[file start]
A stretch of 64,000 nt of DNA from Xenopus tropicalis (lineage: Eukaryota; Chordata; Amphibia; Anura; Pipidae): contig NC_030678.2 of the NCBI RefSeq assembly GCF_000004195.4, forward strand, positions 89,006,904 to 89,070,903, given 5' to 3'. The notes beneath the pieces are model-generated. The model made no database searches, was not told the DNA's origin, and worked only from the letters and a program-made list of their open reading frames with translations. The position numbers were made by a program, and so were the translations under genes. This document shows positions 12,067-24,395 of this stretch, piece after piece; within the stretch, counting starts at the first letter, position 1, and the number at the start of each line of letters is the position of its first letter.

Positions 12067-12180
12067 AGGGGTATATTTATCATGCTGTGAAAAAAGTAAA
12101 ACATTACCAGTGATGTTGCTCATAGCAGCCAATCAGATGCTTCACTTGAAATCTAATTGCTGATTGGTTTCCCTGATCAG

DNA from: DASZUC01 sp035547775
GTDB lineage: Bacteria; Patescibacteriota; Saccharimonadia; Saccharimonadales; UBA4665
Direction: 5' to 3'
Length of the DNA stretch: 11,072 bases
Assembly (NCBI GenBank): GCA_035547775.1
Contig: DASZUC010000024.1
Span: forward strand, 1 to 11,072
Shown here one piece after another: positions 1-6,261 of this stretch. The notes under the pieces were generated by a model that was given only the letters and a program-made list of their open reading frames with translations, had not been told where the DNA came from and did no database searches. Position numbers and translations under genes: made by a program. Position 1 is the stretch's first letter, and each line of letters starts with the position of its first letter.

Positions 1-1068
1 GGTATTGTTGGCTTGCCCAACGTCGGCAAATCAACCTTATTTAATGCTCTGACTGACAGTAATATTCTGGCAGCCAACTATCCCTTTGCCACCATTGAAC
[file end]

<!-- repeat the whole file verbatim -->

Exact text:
A stretch of 64,000 nt of DNA from Xenopus tropicalis (lineage: Eukaryota; Chordata; Amphibia; Anura; Pipidae): contig NC_030678.2 of the NCBI RefSeq assembly GCF_000004195.4, forward strand, positions 89,006,904 to 89,070,903, given 5' to 3'. The notes beneath the pieces are model-generated. The model made no database searches, was not told the DNA's origin, and worked only from the letters and a program-made list of their open reading frames with translations. The position numbers were made by a program, and so were the translations under genes. This document shows positions 12,067-24,395 of this stretch, piece after piece; within the stretch, counting starts at the first letter, position 1, and the number at the start of each line of letters is the position of its first letter.

Positions 12067-12180
12067 AGGGGTATATTTATCATGCTGTGAAAAAAGTAAA
12101 ACATTACCAGTGATGTTGCTCATAGCAGCCAATCAGATGCTTCACTTGAAATCTAATTGCTGATTGGTTTCCCTGATCAG

DNA from: DASZUC01 sp035547775
GTDB lineage: Bacteria; Patescibacteriota; Saccharimonadia; Saccharimonadales; UBA4665
Direction: 5' to 3'
Length of the DNA stretch: 11,072 bases
Assembly (NCBI GenBank): GCA_035547775.1
Contig: DASZUC010000024.1
Span: forward strand, 1 to 11,072
Shown here one piece after another: positions 1-6,261 of this stretch. The notes under the pieces were generated by a model that was given only the letters and a program-made list of their open reading frames with translations, had not been told where the DNA came from and did no database searches. Position numbers and translations under genes: made by a program. Position 1 is the stretch's first letter, and each line of letters starts with the position of its first letter.

Positions 1-1068
1 GGTATTGTTGGCTTGCCCAACGTCGGCAAATCAACCTTATTTAATGCTCTGACTGACAGTAATATTCTGGCAGCCAACTATCCCTTTGCCACCATTGAAC